ELLICOTT CITY, Md. — It's been a controversial topic and tonight the vote to end it.
The Howard County School Board passed all but one motion in their redistricting plan.
The redistricting plan will affect where more than 5,000 Howard County students go to school.
School Board member Christina Desmond-Small echoing the frustration of thousands of parents who complained about the lack of time and consideration for the process.
“The redistricting process is broken, and I believe we failed our students and our parents and our community," said Desmond-Small. "We could’ve done better.”
Superintendent Micheal Martirino's goal with the redistricting was to reduce overcrowding and more evenly distribute lower income students across schools.
The superintendent's recommendations came after a review found nearly half of the county's schools were either underutilized or over capacity and there was an uneven distribution of students in the free and reduced-price meal program.
“I have great faith in every one of our school administrators, student support staff, and educators," said Martirino. "To ensure all children are welcome, embraced and that individual supports are in place in order for them to thrive at their new school.”
Only one of the 55 motions was not approved-- Clarksville Middle School Students will stay put.
The estimated rise in cost for transportation is around $2 million.
Rising 5th, 8th, 11th and 12th graders can opt to stay at their current school.
The proposal drew in a lot of criticism from students and parents like Lakshmi Erigineni who was concerned that it would disrupt students' learning and require longer bus rides.
“Our kids go to Marriotts Ridge and right now they are reassigned to Glen Elg which is 9 miles away," said Erigineni. "In traffic it’s going to take around probably 45 minutes to anywhere over half an hour.”
Howard County has been adding about 1,000 students a year.
The plan that was voted through moved about 2,000 less students than the original plan.
On Friday, Howard County Executive Calvin Ball released a statement on the redistricting vote:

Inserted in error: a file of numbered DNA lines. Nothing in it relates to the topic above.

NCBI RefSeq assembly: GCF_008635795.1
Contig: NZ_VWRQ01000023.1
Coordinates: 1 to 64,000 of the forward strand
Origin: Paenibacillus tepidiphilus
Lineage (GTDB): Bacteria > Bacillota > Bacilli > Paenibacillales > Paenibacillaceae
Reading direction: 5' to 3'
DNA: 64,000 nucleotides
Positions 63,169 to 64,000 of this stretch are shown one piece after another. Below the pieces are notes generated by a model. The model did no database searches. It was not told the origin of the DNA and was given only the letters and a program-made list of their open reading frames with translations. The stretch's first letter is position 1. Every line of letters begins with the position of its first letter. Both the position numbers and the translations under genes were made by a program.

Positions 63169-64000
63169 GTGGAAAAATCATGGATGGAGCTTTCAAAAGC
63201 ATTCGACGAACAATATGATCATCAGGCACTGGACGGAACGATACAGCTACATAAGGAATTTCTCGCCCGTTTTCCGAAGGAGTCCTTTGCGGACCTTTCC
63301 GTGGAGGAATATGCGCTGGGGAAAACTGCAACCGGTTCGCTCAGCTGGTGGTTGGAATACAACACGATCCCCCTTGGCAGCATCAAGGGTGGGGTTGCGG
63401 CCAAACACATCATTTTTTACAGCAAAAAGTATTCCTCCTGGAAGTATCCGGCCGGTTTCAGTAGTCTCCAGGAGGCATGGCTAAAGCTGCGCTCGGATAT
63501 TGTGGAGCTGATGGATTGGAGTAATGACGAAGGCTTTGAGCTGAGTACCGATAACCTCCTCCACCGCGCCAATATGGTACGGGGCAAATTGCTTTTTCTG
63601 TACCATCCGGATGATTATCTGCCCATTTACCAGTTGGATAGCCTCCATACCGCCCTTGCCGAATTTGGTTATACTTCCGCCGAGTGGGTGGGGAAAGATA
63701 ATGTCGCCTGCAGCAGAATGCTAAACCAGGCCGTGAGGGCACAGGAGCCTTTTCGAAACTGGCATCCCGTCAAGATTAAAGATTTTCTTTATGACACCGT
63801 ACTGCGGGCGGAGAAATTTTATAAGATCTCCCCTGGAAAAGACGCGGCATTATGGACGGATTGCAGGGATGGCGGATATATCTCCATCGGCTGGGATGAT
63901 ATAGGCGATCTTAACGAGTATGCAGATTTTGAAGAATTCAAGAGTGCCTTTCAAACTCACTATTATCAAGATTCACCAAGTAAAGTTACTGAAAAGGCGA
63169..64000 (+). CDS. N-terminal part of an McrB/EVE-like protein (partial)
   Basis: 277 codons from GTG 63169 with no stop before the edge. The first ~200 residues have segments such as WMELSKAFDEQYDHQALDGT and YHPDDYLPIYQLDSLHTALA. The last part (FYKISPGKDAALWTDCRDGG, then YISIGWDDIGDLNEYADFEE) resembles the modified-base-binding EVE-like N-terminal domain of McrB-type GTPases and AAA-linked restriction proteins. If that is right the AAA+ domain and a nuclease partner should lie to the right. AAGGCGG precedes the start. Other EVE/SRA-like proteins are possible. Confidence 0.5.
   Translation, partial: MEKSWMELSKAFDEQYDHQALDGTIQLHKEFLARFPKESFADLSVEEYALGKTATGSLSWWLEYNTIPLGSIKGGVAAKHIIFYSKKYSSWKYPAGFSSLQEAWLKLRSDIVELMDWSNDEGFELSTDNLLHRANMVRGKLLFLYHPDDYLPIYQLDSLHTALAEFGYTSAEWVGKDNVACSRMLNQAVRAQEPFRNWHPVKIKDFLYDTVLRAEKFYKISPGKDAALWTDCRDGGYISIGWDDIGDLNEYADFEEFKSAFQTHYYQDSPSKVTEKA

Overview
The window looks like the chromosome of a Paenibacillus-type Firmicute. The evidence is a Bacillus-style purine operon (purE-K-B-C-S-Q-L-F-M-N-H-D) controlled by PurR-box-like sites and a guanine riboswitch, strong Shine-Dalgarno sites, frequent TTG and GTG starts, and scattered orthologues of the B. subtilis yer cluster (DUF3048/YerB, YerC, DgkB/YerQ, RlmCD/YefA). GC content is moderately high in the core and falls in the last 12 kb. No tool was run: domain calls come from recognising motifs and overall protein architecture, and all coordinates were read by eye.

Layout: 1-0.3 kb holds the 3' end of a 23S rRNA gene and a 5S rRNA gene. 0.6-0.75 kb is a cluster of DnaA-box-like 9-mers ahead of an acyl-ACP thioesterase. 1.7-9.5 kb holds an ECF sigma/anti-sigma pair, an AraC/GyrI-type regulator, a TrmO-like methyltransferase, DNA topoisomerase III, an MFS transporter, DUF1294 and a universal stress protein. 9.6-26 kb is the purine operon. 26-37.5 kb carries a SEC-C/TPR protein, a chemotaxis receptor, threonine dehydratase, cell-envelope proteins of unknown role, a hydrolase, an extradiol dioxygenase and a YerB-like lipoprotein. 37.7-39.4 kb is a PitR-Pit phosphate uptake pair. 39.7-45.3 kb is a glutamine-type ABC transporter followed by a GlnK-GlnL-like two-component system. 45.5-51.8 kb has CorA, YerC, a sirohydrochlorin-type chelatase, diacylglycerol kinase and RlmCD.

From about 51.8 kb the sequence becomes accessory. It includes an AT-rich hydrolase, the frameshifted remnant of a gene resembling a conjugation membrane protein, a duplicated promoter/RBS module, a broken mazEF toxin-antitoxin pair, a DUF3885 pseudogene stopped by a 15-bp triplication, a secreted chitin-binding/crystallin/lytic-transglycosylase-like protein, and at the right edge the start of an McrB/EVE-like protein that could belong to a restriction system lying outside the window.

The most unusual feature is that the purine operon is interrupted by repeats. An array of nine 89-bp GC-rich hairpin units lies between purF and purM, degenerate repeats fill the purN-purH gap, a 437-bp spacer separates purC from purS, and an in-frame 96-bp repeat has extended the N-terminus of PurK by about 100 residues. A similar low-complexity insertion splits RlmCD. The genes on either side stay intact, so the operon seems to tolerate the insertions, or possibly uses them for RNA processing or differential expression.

“The redistricting proposal by Superintendent Martirano, and the subsequent debate, leading to the Board of Education’s final approved plan was challenging for our community and caught the attention of national media and academic experts. I share the concerns of many in our community about the Board of Education not reaching a stronger consensus and clarifying data provided by HCPSS.
Throughout this process, I purposely did not get involved, weigh in to the details, nor take a side, to ensure the integrity of the process and keep it as free from political influence as possible. I believe school redistricting, which is exclusively under the purview of the Board of Education, should be separate from the office of the County Executive.
Redistricting within a school system is one of the toughest processes for any local Board of Education to undertake and the process impacts many of our families and communities.
However, this is a necessary process for counties, like Howard County, in order to better manage class sizes and capacity rates, balanced with our long-term plans for building new schools and providing the proper public facilities to serve our population.
Although I wish this process would have been less contentious among our residents, I do appreciate everyone’s passion and engagement on this issue – no matter their opinion on the proposed plan or final product. I want to thank everyone who was engaged.
It is now time for us to begin the healing process and start coming together as a County. Moving forward, it is my hope that we continue to share a common goal – to provide all our students the best public education possible and foster the best teaching environment for our educators.
Let us commit to using our passion for educational excellence to collaborate, partner, and innovate to ensure that every Howard County school represents an exemplary and diverse community of achievers, built on shared values of inclusion, civility, and opportunity for all.”